Israel carried out its most ambitious test yet of the Arrow antimissile system today, firing several interceptors at simulated incoming rockets in what was described as a dress rehearsal for a possible attack by Iraq.
In nine previous launches, only one Arrow was fired each time. Israel Radio reported that today's test was successful, but Army Radio said the results were still being evaluated.
The test, reportedly conducted in the presence of U.S. experts, was seen as a signal to Iraqi leader Saddam Hussein that any missile strike could be thwarted by the high-tech system.
Israeli officials think Iraq may try to attack the Jewish state with Scud missiles in response to an anticipated U.S. military campaign against Hussein. During the 1991 Persian Gulf War, Iraq fired 39 Scud missiles with conventional warheads at Israel, causing damage but few casualties.
The launch at the Palmachim air force base south of Tel Aviv included the firing of four Arrow missiles in succession over the Mediterranean to intercept four computer-simulated targets, according to a statement by the Israeli Defense Ministry.
The Arrow is the most advanced missile defense system of its kind in the world, and a multiple test had not been performed before, said Yitzhak Ben-Israel, who used to oversee the Arrow project at the Defense Ministry. "We want to test the ability of the system to fire many missiles at once against a barrage of Scud missiles," Ben-Israel said on Army Radio. No actual target missiles were fired today.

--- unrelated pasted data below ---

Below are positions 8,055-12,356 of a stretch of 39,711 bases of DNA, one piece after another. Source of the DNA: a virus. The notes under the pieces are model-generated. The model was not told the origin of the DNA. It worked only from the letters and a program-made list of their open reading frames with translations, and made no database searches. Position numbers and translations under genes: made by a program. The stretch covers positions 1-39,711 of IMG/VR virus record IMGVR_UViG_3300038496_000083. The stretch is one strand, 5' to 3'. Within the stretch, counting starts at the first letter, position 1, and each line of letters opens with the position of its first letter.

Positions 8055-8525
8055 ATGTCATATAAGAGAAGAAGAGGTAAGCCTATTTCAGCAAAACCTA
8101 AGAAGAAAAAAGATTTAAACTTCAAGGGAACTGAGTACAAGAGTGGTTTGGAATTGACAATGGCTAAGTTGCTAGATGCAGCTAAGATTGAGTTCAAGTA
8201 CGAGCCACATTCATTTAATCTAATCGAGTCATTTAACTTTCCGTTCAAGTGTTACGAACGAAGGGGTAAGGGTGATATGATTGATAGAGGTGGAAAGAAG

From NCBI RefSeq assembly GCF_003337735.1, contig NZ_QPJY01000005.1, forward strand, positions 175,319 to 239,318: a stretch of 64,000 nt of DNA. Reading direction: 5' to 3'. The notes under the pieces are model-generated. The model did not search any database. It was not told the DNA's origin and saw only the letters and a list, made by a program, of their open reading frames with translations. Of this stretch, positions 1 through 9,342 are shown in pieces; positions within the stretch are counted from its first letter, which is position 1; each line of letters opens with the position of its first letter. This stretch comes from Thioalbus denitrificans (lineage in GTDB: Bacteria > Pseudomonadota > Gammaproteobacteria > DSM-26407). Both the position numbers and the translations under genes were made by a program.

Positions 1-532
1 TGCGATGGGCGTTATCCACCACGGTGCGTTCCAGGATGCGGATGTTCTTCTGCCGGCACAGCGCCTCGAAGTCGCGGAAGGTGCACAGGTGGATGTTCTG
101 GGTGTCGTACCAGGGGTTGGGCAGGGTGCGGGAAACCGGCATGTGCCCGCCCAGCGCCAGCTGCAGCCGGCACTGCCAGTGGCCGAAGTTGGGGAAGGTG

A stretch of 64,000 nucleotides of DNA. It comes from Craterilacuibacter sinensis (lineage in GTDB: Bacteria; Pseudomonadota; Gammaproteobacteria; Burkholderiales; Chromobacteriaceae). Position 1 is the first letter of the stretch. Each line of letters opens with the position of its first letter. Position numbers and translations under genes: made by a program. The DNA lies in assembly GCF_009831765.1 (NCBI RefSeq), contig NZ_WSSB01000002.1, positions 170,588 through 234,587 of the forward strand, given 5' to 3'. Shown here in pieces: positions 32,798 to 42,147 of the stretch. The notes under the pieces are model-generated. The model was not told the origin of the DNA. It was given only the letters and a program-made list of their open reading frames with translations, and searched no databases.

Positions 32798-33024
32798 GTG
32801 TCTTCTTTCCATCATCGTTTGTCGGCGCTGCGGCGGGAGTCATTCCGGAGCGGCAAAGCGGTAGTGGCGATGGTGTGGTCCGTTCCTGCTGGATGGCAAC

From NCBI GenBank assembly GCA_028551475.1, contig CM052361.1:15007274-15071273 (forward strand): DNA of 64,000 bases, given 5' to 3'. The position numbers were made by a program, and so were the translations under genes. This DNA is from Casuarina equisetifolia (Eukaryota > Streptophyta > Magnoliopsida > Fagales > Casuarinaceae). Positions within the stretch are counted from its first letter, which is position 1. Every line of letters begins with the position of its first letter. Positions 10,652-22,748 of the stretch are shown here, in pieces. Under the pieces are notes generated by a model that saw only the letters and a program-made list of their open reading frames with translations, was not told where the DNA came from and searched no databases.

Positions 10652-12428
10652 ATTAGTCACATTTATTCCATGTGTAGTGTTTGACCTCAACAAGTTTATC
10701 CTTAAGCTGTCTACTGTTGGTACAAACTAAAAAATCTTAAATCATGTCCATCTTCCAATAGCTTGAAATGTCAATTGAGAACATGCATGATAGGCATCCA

In response to the Gulf War, Israel and the United States invested $2 billion in the Arrow project. The Arrow is designed to shoot down projectiles about 31 miles above ground.
The United States hopes that in beefing up Israel's defense, it will lower the probability of Israeli retaliation if Iraq attacks. Israeli officials have said its response would depend on the casualties and damage caused by an Iraqi strike.
An Israeli attack on Iraq could anger the Arab world and spark widespread opposition to a U.S. offensive in Iraq.